DOT eases face mask, vax proof rule in tourist spots
MANILA, Philippines — The Department of Tourism (DOT) has eased up its COVID-19 preventive health directives to tourism establishments as it promotes the continuous opening of the country to travelers and tourists.
The wearing of face masks and the presentation of cards showing proof of full vaccination will no longer be required in tourism establishments, the DOT said.
The agency has issued DOT Memorandum Circular 2023-0002 that provides the guidelines in further easing the health and safety protocols governing the operations of tourism establishments.
“This latest issuance on the relaxed health and safety guidelines for tourism establishments reinforces the Department of Tourism’s commitment towards addressing the economic hardships of the tourism industry brought about by the lockdowns and restrictions of the pandemic,” said Tourism Secretary Christina Frasco in a statement.
“It sends the important message across that, under the Marcos administration, our country is open for tourism, and that we are keeping up with global practices on tourism operations that have already opened up worldwide,” she added.
Through the memorandum circular, the DOT also ordered the lifting of the previous administration’s earlier requirement for tourism establishments to install plastic, acrylic barriers and dividers in designated areas. It also ordered the removal of signage, visual cues and other installations on mandatory protocols.
The DOT also announced that it would no longer issue the PH Safety Seal and the World Travel and Tourism Council’s Safe Travels Stamp to tourism enterprises found compliant with the guidelines set in accordance with the government’s safety seal certification program.
Further, in submitting monthly reports to the DOT’s regional offices, accommodation establishments will no longer need to include the number, nature of work, and length of stay of permitted guests, as well as names of companies or businesses with employees that are booked with the establishment, it added.
Still a threat
But despite the easing of health and safety protocols, the Department of Health (DOH) continued to remind the public not to be complacent against the threat of COVID-19.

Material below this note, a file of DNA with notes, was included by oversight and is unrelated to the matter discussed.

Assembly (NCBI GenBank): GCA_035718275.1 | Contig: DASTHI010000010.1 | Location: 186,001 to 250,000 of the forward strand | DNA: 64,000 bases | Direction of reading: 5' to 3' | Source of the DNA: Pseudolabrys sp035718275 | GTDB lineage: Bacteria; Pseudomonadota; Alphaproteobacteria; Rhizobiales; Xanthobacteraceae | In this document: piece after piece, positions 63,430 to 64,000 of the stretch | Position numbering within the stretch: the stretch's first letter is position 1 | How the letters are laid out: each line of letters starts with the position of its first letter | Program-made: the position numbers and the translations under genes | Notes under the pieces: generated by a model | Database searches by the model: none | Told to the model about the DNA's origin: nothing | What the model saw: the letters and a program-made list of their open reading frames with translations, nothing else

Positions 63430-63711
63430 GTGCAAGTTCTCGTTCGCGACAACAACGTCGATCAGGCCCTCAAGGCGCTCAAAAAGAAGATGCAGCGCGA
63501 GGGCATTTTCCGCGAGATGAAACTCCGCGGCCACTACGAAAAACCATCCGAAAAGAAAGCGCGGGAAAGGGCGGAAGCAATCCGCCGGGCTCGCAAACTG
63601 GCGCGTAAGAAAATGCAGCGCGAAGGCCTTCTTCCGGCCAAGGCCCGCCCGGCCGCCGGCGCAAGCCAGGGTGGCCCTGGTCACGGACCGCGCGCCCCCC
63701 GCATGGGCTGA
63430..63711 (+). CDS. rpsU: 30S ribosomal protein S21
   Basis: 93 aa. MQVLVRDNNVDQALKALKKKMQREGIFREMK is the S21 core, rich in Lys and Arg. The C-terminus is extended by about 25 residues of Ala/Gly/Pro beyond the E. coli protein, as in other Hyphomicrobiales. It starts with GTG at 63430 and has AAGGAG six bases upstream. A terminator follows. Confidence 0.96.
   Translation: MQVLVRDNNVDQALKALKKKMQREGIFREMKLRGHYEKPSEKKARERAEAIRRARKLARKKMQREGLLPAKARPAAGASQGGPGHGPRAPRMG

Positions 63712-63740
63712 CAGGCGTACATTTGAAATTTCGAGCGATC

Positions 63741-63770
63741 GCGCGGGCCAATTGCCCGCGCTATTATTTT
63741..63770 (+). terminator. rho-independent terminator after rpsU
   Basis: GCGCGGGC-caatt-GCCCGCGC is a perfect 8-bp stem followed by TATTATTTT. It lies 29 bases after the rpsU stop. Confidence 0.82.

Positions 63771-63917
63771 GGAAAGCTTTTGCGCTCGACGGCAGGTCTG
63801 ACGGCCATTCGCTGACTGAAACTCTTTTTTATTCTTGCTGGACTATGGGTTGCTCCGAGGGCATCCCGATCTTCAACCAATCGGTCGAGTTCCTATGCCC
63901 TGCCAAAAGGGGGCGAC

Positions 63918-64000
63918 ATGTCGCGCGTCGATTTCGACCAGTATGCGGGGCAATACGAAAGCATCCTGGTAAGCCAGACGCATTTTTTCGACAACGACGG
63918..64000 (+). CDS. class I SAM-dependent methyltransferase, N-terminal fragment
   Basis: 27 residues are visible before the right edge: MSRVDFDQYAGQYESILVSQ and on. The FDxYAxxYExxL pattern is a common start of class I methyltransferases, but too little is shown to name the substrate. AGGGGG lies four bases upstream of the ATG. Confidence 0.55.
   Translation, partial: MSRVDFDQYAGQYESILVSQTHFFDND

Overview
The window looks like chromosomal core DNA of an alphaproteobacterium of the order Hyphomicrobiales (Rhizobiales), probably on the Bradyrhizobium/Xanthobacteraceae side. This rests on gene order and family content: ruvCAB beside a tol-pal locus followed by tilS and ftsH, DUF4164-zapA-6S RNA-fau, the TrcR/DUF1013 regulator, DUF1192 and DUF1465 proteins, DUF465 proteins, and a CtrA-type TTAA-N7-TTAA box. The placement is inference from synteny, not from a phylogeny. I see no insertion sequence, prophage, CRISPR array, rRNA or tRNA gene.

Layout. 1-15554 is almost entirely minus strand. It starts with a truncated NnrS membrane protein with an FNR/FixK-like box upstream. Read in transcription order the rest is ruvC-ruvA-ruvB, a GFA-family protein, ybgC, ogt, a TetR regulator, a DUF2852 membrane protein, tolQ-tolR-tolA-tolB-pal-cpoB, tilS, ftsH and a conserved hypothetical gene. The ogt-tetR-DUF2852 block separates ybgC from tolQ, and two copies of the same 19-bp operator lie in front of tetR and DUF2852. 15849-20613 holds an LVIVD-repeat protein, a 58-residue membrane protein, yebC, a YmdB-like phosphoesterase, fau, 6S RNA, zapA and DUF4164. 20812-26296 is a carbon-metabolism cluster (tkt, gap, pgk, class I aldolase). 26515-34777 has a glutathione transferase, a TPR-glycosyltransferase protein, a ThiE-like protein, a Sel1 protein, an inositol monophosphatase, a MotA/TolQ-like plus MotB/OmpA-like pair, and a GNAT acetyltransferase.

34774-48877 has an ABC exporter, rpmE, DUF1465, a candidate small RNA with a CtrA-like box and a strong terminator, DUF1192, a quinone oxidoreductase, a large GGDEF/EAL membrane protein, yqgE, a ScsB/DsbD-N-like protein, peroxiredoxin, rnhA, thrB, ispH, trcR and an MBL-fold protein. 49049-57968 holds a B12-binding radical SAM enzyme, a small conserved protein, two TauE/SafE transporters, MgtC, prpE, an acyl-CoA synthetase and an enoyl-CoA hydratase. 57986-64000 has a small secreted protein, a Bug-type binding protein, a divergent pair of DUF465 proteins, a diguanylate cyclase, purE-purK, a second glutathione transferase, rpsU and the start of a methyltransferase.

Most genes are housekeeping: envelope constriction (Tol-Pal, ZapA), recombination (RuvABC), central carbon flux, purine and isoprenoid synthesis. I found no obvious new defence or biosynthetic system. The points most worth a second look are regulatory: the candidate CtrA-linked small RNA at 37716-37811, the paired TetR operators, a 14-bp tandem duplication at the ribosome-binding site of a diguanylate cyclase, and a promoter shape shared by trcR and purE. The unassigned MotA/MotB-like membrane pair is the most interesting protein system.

It reported on Monday an additional 913 COVID-19 cases from Feb. 27 to March 5, or an average of 130 infections daily, up by 10 percent compared to the 832 cases from Feb. 20 to Feb. 26.
Among the new cases reported, none was considered severe and critical, the DOH said.
Independent pandemic monitor Octa Research Group fellow Guido David, in a post on Twitter, also observed that Metro Manila’s seven-day positivity rate increased slightly from 1.6 percent on Feb. 25 to 2 percent on March 4.
Positivity rate is the percentage of tests conducted that came out positive for COVID-19.
The World Health Organization’s benchmark positivity rate of below 5 percent, sustained for two weeks, indicates that virus transmission is under control.
The DOH, meanwhile, reported 8,943 active cases, including 395 severe and critical cases as of March 5.
A total of 56 new COVID-19 deaths were verified during the past week, 10 of which occurred in February; the rest happened between November 2020 and March 2022 but were reported only recently.
The latest fatalities pushed the death toll to 66,153, while the country’s total caseload as of March 5 was 4,077,002, according to the DOH COVID-19 bulletin.
There were 4,001,906 who recovered from the respiratory illness.
On the other hand, 2,840 out of 16,871 or 16.8 percent of non-intensive care unit (ICU) beds were occupied while 263 out of 1,978 or 13.3 percent of ICU beds were in use.
The DOH weekly case bulletin also included the government’s vaccination accomplishment with over 73.8 million Filipinos, or 94.61 percent of the target population, now fully vaccinated against COVID-19.
Of this number, 3,728 completed their vaccine shots from Feb. 27 to March 5.
The DOH also said that over 21.5 million individuals had received their booster shots, with 40,238 boosted during the same period.
In October last year, President Marcos issued an executive order allowing the voluntary wearing of face masks in indoor places.
The order, however, made the use of face masks in indoor settings voluntary “with few exceptions,” as it was strictly required in public transportation and medical facilities.
Unvaccinated individuals, people with health conditions, and the elderly were also still “highly encouraged” to wear face masks.
Hong Kong to scrap COVID-19 mask mandate from March 1
Singapore relaxes COVID-19 travel curbs, mask rules further
South Korea’s indoor masking eased, with hope, confusion
Face masks, other measures still key as WHO keeps emergency tag on COVID
WHO urges travelers to wear masks as new COVID variant spreads
Subscribe to INQUIRER PLUS to get access to The Philippine Daily Inquirer & other 70+ titles, share up to 5 gadgets, listen to the news, download as early as 4am & share articles on social media. Call 896 6000.